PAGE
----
This Sonnet, the first of those which refer to English public affairs, was written in November 1642, and probably on Saturday the 12th of that month. The Civil War had then begun; and Milton, already known as a vehement AntiEpiscopal pamphleteer and Parliamentarian, was living, with two young nephews whom he was educating, in his house in

Aldersgate Street, a suburban thoroughfare just beyond one of the city gates of London. After some of the first actions of the war, including the indecisive Battle of Edgehill (Oct. 23), the King's army, advancing out of the Midlands, with the King and Prince Rupert present in it, had come as near to London as Hounslow and Brentford, and was threatening a farther march to crush the Londoners and the Parliament at once. They were at their nearest on Saturday the 12th of November; and all that day and the next there was immense excitement in London in expectation of an assault,―chains put up across streets, houses barred, etc. It was not till the evening of the 13th that the citizens were reassured by the retreat of the King's army, which had been checked from a closer advance by a rapid march-out of the London Trained Bands under Essex and Skippon. Milton, we are to fancy, had shared the common alarm. His was one of the houses which, if the Cavaliers had been let loose, it would have given them particular pleasure to sack. Knowing this, the only precaution he takes is, half in jest and yet perhaps with some anxiety, to write a Sonnet addressed to the imaginary Royalist Captain, Colonel, or Knight, who may command the Aldersgate Street sackingparty. "On his dore when ye citty expected an assault" is the original heading of the Sonnet in the copy of it, by an amanuensis, among the Cambridge MSS., as if the Sonnet had actually been pasted or nailed upon the outside of Milton's door. This title was afterwards deleted by Milton himself, and the other title substituted in his own hand; but the Sonnet appeared without any title at all in the editions of 1645 and 1673.


This Sonnet was left untitled by Milton: the title has been supplied by the editors. The date, almost certainly, was 1644; but it is unknown who the lady was.


This Sonnet must have been written in 1644 or 1645. The lady addressed was Lady Margaret Ley, one of the daughters of James Ley, first Earl of Marlborough, a noble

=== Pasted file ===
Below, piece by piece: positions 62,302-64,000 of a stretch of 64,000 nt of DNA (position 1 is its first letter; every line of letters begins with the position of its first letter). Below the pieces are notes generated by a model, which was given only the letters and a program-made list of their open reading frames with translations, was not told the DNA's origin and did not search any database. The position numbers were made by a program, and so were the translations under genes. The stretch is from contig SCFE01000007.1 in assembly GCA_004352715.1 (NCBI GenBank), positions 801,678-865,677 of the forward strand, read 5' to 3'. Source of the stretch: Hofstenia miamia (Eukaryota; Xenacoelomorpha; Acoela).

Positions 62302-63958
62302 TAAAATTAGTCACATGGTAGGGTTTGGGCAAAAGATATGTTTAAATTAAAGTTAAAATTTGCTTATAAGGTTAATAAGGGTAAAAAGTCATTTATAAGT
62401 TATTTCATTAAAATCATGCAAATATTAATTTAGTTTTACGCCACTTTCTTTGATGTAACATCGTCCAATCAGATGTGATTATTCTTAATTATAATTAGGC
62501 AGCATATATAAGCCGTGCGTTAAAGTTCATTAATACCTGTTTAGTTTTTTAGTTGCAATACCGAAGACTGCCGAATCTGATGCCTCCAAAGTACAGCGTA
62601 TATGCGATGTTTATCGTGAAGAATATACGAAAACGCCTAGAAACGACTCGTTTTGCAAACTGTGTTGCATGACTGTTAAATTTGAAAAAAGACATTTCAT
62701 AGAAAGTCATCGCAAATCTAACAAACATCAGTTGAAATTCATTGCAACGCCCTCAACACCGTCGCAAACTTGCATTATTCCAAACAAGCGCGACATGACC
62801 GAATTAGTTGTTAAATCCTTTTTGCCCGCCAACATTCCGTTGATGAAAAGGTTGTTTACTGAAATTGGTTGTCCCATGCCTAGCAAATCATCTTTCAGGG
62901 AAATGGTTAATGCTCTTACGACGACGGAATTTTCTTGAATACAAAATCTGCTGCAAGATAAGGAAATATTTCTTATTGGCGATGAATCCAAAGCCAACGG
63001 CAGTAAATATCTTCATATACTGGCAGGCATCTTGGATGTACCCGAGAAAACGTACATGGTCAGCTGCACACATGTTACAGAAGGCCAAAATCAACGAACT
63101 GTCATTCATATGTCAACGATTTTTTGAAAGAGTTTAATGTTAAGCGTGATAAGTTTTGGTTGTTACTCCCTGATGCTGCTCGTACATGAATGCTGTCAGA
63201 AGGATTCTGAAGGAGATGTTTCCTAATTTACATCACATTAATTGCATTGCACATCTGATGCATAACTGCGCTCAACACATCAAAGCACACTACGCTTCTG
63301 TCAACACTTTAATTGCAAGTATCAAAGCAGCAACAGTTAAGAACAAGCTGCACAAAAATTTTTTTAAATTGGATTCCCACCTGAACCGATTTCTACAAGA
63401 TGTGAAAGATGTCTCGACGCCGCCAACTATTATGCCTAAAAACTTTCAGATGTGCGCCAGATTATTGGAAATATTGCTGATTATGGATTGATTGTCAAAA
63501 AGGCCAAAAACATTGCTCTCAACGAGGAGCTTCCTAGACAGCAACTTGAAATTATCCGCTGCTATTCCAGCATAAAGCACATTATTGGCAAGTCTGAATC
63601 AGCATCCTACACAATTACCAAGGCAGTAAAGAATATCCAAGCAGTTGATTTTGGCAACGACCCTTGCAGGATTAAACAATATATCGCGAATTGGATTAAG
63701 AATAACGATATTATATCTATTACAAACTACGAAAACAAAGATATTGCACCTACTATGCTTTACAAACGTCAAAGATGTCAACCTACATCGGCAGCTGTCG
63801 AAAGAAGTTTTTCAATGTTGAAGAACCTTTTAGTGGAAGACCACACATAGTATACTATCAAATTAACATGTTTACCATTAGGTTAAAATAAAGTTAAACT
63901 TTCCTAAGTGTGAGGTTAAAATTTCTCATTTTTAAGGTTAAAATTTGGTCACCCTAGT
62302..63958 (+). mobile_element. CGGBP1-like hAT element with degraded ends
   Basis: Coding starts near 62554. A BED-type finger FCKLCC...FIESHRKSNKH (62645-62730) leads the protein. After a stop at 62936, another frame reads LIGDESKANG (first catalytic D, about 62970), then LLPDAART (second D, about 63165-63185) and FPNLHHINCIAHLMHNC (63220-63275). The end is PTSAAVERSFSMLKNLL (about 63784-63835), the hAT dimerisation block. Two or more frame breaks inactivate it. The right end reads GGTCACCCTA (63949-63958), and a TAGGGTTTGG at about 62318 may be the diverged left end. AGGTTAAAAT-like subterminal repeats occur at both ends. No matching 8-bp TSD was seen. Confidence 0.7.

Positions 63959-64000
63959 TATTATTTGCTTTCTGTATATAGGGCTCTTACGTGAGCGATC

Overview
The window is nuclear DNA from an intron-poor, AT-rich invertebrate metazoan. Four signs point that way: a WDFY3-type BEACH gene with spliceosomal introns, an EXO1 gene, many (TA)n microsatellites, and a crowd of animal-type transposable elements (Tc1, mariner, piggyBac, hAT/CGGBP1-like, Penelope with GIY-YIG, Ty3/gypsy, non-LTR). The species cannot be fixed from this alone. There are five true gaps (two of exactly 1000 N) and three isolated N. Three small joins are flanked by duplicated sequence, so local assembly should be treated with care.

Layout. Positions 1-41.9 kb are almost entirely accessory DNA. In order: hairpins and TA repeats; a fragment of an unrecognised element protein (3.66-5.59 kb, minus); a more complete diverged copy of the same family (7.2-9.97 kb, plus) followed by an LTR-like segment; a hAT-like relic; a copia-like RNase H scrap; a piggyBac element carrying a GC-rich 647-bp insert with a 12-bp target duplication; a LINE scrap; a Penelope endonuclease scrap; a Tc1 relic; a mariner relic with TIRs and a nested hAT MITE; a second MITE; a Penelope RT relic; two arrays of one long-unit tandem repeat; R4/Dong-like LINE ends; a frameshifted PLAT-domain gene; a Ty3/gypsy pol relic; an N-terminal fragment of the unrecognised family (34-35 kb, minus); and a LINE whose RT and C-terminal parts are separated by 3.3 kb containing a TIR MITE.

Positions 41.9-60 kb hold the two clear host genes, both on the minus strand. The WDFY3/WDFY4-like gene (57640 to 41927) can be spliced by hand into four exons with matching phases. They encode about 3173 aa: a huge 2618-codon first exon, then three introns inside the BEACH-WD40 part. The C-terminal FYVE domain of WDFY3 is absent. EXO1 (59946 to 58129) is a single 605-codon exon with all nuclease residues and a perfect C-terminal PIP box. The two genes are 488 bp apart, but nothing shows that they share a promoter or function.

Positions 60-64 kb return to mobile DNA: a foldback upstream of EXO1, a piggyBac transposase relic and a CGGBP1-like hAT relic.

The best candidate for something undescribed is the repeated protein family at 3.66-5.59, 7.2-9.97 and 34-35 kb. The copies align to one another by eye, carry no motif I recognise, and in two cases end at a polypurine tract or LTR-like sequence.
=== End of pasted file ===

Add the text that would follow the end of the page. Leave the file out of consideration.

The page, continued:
man of whom there still remained a respectful recollection in England. Born in 1552, he had been eminent as a lawyer before Queen Elizabeth's death; and, after a long career as Knight, Baronet, and Judge, he had been raised by James to the great office of Lord High Treasurer of England in 1624, and, at the same time, to a peerage as Baron Ley of Ley in Devonshire. The higher dignity of the Earldom of Marlborough was conferred on him by Charles in 1626-7, when he was seventy-four years of age. In 1628 he had been removed from the High Treasurership to the less laborious office of President of the Council, ostensibly on account of his old age, but really, it was thought, because he was not sufficiently compliant with the policy of Charles and Buckingham. He died in March 1628-9, immediately after the dissolution of Charles's Third Parliament; and, as the Sonnet hints, his death was believed to have been hastened by political anxiety at that crisis. He left three sons; the eldest of whom, Henry, succeeded him in the Earldom, but, dying in 1638, transmitted it to his son, James Ley, third Earl of Marlborough, who attained to unusual distinction by his services to the King in the Civil War, and by his various abilities. Among the surviving aunts of this young nobleman, and herself probably somewhat past her youth, was the Lady Margaret of the Sonnet. She had married a Captain Hobson, from the Isle of Wight ; and both she and her husband seem to have taken the Parliamentarian side. They resided in London, and Milton had become acquainted with them. His nephew and biographer Phillips expressly says that, after his desertion by his first wife in 1643, Milton "made it his chief diversion now and then of an evening to visit the Lady Margaret Ley," adding, "This lady, being a woman of great wit and ingenuity, had a particular honour for him, and took much delight in his company, as likewise Captain Hobson, her husband, a very accomplished gentleman." Milton's compliment to her in the Sonnet is that she was a true daughter of her liberal father. Her political and religious opinions probably agreed with Milton's. This is the latest of the Sonnets printed in the edition of 1645, and it is there printed without a heading. The heading is from the Cambridge draft.